Another grim Monday deadline, another hapless hostage dead. On Monday, June 13, the Abu Sayyaf Group beheaded Canadian hostage Robert Hall somewhere in Sulu, after the lapse of the 3 p.m. ransom payment deadline. Hours later, the victim’s severed head was found near a church in Jolo, Sulu—delivered as proof of death by the bandit group. In Ottawa, Canadian Prime Minister Justin Trudeau issued a pained but resolute statement. “The vicious and brutal actions of the hostage-takers have led to a needless death. Canada holds the terrorist group who took him hostage fully responsible for this cold-blooded and senseless murder.”
Hall was the second Canadian hostage executed by the Abu Sayyaf bandit group in two months.
On another Monday, last April 25, after the deadline for paying another exorbitant ransom passed, John Ridsdel—with Hall, part of the group that was abducted from Samal Island in September last year—was beheaded, and proof of death was also delivered. Trudeau condemned Ridsdel’s killing as “an act of cold-blooded murder.”
Two more hostages from that Samal Island group remain in captivity: the Norwegian Kjartan Sekkingstad and the Filipino Maritess Flor. More hostages, both foreign and Filipino, languish in other Abu Sayyaf camps. It is true that several Indonesian hostages have been released; this must mean that ransom was paid, because the Abu Sayyaf is nothing but a brutal business. It understands only two motivations: violence and money.
The unfortunate Canadians were beheaded while their companions remain hostages for a business reason. The bandit group demanded a steep price for their freedom, about P300 million each. The Indonesians were released because the ransom was a much more “reasonable” figure; about P50 million for the first 10 sailors was reportedly paid. The hostages who remain in humiliating captivity are either perceived by the bandit group as too rich or are in fact too poor to pay for their way out.
When the money did not materialize, the brutal gang did the only other thing it knows to do: unleash violence.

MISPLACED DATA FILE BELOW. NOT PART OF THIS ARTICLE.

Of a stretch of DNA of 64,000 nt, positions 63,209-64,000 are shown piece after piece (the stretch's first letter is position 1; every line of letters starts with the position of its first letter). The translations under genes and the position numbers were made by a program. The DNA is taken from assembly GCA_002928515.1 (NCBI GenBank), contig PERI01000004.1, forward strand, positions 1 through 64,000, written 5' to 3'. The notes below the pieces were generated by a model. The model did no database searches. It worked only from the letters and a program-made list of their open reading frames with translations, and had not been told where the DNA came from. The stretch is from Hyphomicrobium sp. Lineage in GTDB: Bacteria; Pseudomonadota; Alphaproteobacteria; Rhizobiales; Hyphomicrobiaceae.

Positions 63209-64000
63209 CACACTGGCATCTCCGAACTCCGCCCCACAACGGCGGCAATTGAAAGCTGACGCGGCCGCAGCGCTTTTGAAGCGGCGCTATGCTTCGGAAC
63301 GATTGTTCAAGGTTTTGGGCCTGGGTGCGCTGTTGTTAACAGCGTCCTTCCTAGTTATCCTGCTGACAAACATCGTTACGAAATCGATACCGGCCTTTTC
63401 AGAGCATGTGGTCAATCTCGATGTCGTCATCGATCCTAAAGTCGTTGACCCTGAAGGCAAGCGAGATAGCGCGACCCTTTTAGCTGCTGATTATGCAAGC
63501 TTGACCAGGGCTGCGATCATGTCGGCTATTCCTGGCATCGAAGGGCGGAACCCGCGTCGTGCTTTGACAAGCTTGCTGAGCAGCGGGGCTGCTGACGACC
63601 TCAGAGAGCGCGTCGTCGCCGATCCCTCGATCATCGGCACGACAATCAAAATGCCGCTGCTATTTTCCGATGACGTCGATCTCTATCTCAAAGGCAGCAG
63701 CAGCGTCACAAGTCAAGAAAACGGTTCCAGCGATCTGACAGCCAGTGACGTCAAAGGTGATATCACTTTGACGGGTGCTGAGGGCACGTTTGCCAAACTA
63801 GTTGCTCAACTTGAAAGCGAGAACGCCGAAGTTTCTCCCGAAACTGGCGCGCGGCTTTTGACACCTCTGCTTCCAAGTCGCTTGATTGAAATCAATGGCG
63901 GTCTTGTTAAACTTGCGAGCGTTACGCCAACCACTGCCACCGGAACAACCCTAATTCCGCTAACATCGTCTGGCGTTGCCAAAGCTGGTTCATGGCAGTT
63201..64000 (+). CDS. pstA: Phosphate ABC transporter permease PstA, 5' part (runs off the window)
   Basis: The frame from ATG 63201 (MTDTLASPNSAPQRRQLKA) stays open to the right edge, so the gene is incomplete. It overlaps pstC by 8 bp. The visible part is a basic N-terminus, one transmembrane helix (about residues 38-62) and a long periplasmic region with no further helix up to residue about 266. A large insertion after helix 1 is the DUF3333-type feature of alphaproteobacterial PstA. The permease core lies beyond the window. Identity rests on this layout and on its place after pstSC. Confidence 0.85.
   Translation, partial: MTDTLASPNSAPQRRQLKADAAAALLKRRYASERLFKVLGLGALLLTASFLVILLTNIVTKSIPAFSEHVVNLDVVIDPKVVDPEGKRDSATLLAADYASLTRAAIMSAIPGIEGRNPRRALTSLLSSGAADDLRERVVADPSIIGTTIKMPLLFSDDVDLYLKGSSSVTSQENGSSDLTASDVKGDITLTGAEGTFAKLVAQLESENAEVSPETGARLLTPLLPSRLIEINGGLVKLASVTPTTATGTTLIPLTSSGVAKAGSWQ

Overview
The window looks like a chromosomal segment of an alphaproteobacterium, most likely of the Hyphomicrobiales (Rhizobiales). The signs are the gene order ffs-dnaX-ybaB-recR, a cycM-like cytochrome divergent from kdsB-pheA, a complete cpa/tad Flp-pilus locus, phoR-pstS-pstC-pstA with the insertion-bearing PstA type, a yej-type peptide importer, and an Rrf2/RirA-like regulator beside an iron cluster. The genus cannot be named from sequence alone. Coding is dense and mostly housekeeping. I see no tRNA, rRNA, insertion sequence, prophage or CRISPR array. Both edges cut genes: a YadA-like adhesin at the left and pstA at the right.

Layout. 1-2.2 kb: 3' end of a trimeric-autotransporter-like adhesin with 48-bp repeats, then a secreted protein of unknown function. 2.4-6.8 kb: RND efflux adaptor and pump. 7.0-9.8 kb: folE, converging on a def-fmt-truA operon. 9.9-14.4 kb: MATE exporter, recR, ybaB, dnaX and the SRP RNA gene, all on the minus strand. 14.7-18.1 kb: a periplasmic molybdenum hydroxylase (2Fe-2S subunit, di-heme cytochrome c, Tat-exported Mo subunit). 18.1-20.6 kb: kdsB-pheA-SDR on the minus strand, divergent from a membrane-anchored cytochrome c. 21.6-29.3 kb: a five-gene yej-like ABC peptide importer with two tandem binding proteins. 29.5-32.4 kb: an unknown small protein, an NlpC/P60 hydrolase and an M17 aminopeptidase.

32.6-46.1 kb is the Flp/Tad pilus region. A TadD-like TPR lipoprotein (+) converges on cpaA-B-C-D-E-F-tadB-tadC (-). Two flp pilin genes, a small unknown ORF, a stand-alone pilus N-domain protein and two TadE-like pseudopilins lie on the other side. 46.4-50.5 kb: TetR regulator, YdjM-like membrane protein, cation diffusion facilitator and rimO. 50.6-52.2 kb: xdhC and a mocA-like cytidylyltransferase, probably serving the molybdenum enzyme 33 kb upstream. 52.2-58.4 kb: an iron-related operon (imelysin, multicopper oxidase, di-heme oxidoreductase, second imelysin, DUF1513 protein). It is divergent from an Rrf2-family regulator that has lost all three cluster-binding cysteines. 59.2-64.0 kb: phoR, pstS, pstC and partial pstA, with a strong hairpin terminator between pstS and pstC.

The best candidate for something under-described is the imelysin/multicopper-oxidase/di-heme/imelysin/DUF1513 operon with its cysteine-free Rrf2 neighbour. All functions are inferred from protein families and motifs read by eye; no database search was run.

The National Ulama Conference of the Philippines (NUCP) condemned Hall’s beheading. “We from NUCP strongly condemn this terrorism. This is un-Islamic, inhuman, and condemnable,” said Alih Aiyub, national secretary general of the NUCP.
From Malacañang, Secretary Herminio Coloma issued a pledge on behalf of President Aquino: “This latest heinous crime serves to strengthen our government’s resolve to put an end to this reign of terror and banditry.”
But in truth, and despite the deployment of hundreds of soldiers and the use of sophisticated technology in those parts of Sulu believed to be Abu Sayyaf strongholds, the Aquino administration is running out of time. In two weeks, the Abu Sayyaf problem—largely dormant during President Aquino’s term, but now active again—will become the burden of the Duterte presidency.
What can be done to uproot Abu Sayyaf banditry completely?
The first task is the most difficult one: To convince concerned parties not to pay ransom at all, because while it may buy the victims’ freedom, it will also ensure that a better-equipped, better-supplied, better-supported bandit group will abduct more victims in the future. Trudeau has called on his colleagues in the so-called Group of 7, the richest nations, to avoid paying ransom altogether. “The government of Canada will not and cannot pay ransoms for hostages to terrorist groups, as doing so would endanger the lives of more Canadians,” he said.
The second step is complicated but for very different reasons. The ulama of the Philippines pointed to the problem. Aiyub told the Inquirer: “We are saddened, too, by the insensitivity of the government, especially the LGUs from regional to provincial to municipal to barangay, and their lack of cooperation with the PNP and the AFP to eliminate this terrorist group.”
The porousness of boundaries, the melting away of traditional roles, have always been part of the reality of the bandit group. Its numbers swell when ransom is paid, because there is money to spread. Its numbers stay steady during lean times, because clan and family ties help support the bandits. When the ulama speak of a “lack of cooperation,” this is part of what they mean.
The third challenge is economic. If the Abu Sayyaf is a criminal enterprise, it thrives when poverty meets ideology or indoctrination. A lasting solution to the problem must therefore include the dramatic reduction of poverty in some of the country’s poorest areas.
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